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William Cooper Nell, African-American abolitionist, historian, journalist, and civil servant was born on Dec. 16, 1816. Nell was one of the first people to record extensive African American history (a people's historian!) and an activist for school desegregation in Boston. He launched a petition drive among African American parents in Boston, a first step in the 100 year campaign that led to the Brown v. Board decision.

William Cooper Nell, African-American abolitionist, historian, journalist, and civil servant was born on Dec. 16, 1816. Nell was one of the first people to record extensive African American history (a people's historian!) and an activist for school desegregation in Boston. He launched a petition drive among African American parents in Boston, a first step in the 100 year campaign that led to the Brown v. Board decision.

Born into slavery in 1841, Blanche Kelso Bruce became the first African American to serve a full term in the U.S. Senate, as well as the first African American to preside over the Senate.

Born into slavery in 1841, Blanche Kelso Bruce became the first African American to serve a full term in the U.S. Senate, as well as the first African American to preside over the Senate.

Louis L. Redding (October 25, 1901 - September  28, 1998) taught at Morehouse before attending Harvard Law School and becoming the first African American attorney in Delaware in 1929. He specialized in civil rights work, including a suit to integrate the state universities (1950) and Gebhart v Belton (1952) which became part of Brown v Board of Education. #TodayInBlackHistory

Louis L. Redding (October 25, 1901 - September 28, 1998) taught at Morehouse before attending Harvard Law School and becoming the first African American attorney in Delaware in 1929. He specialized in civil rights work, including a suit to integrate the state universities (1950) and Gebhart v Belton (1952) which became part of Brown v Board of Education. #TodayInBlackHistory

First African-American woman to train and graduate as a RN in Buffalo, NY

First African-American woman to train and graduate as a RN in Buffalo, NY

George Franklin Grant (Sept. 15, 1846 – August 21, 1910) was the first African American professor at Harvard. He was also a Boston dentist, and inventor of a wooden "golf tee". He was born in Oswego, New York to Phillis Pitt and Tudor Elandor Grant. He entered the Harvard School of Dental Medicine in 1868, and graduated in 1870. He then took a position in the department of mechanical dentistry in 1871, making him Harvard University's first African-American faculty member.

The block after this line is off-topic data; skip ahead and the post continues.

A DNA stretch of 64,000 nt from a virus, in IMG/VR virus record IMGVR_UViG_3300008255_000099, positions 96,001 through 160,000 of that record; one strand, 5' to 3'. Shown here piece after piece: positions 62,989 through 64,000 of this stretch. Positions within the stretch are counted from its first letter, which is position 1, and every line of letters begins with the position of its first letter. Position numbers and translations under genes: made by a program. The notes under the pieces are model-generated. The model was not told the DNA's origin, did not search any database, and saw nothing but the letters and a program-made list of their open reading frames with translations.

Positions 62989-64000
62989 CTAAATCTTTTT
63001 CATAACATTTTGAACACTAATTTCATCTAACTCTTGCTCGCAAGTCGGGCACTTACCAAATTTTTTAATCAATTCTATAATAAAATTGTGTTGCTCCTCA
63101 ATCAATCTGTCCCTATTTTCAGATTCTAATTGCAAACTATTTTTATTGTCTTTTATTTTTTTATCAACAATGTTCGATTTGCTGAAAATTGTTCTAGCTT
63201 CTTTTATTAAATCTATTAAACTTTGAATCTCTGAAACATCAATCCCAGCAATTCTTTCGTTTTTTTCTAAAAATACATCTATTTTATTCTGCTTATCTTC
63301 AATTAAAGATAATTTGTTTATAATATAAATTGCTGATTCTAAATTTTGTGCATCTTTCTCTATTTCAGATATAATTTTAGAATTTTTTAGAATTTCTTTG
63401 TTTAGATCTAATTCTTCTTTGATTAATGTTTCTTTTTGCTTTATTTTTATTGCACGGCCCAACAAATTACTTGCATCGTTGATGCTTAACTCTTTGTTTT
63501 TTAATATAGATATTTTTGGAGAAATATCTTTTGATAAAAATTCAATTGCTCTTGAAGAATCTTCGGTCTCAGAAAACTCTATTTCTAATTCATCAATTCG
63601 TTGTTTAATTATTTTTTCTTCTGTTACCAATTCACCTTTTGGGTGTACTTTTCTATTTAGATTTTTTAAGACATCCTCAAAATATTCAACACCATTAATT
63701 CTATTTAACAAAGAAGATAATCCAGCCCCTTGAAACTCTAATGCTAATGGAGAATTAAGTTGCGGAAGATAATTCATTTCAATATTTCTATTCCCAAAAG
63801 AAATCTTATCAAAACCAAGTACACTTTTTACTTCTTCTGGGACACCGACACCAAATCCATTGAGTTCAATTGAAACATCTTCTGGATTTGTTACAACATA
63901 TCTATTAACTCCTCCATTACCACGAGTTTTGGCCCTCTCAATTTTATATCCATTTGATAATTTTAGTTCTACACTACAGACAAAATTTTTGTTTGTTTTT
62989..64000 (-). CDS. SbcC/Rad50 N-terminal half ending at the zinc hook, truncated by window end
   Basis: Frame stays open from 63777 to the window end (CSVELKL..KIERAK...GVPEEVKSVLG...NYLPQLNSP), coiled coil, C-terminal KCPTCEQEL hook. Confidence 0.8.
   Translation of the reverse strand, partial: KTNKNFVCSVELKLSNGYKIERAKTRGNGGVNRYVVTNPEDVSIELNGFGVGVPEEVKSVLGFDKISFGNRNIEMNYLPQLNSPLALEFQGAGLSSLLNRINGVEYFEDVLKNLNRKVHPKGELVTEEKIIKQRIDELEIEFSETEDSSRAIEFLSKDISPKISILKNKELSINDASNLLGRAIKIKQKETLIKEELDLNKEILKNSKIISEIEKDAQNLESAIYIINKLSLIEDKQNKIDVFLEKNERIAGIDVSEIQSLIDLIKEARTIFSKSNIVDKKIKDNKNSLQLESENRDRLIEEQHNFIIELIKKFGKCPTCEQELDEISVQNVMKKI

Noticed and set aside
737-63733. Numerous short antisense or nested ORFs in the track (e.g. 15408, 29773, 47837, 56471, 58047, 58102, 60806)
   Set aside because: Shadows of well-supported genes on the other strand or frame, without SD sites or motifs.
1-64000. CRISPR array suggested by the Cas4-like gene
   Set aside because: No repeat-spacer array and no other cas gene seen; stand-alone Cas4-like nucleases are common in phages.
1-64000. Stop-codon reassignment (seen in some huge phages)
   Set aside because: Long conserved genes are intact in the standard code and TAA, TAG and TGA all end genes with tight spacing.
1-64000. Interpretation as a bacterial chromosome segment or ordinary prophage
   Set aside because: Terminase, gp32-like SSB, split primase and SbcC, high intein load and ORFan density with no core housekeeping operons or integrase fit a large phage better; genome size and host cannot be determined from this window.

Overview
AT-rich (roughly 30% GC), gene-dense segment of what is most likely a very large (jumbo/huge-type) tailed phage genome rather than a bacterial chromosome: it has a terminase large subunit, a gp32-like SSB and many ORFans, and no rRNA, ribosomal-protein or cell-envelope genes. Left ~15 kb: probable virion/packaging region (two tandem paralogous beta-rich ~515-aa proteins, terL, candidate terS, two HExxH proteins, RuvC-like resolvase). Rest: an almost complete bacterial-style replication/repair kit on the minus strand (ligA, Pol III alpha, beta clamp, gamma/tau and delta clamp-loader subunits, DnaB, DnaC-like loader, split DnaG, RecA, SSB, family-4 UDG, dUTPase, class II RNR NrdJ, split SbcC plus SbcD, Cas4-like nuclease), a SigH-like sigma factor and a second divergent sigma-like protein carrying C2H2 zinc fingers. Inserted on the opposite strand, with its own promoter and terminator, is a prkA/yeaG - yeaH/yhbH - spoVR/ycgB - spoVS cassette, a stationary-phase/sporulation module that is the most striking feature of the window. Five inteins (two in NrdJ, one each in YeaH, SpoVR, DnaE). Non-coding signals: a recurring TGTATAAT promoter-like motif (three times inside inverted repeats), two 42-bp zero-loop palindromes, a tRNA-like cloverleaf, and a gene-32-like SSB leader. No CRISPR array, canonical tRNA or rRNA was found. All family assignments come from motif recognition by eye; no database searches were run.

George Franklin Grant (Sept. 15, 1846 – August 21, 1910) was the first African American professor at Harvard. He was also a Boston dentist, and inventor of a wooden "golf tee". He was born in Oswego, New York to Phillis Pitt and Tudor Elandor Grant. He entered the Harvard School of Dental Medicine in 1868, and graduated in 1870. He then took a position in the department of mechanical dentistry in 1871, making him Harvard University's first African-American faculty member.

Shoshana Johnson  First African American Woman POW/Speaker  The first African American POW, Johnson was held hostage for 22 days in Iraq, and survived her captivity despite enduring bullet wounds in both of her ankles. Her heroic story is chronicled with vivid honesty in her...

Shoshana Johnson First African American Woman POW/Speaker The first African American POW, Johnson was held hostage for 22 days in Iraq, and survived her captivity despite enduring bullet wounds in both of her ankles. Her heroic story is chronicled with vivid honesty in her...

William Still (1821-1902) called "The Father of the Underground Railroad" helped as many as 800 slaves escape to freedom interviewing each person & keeping careful records including brief biography & destination of each person awa alias that they adopted   records kept carefully hidden  worked with other Underground Railroad agents operating in the south & many counties in southern Pennsylvania

William Still (1821-1902) called "The Father of the Underground Railroad" helped as many as 800 slaves escape to freedom interviewing each person & keeping careful records including brief biography & destination of each person awa alias that they adopted records kept carefully hidden worked with other Underground Railroad agents operating in the south & many counties in southern Pennsylvania

Laurette Hunkson - One of the first African American Girl Scouts

Laurette Hunkson - One of the first African American Girl Scouts

William Wells Brown (circa 1814 – November 6, 1884) was a prominent African-American abolitionist lecturer, novelist, playwright, and historian. Born into slavery in Montgomery County, Kentucky, near the town of Mount Sterling, Brown escaped to the North in 1834, where he worked for abolitionist causes and was a prolific writer. His novel Clotel (1853), considered the first novel written by an African American, was published in London, where he resided at the time.

William Wells Brown (circa 1814 – November 6, 1884) was a prominent African-American abolitionist lecturer, novelist, playwright, and historian. Born into slavery in Montgomery County, Kentucky, near the town of Mount Sterling, Brown escaped to the North in 1834, where he worked for abolitionist causes and was a prolific writer. His novel Clotel (1853), considered the first novel written by an African American, was published in London, where he resided at the time.

African American Pilot Tuskegee Airmen WWII 8x10 Reprint Of Old Photo

African American Pilot Tuskegee Airmen WWII 8x10 Reprint Of Old Photo

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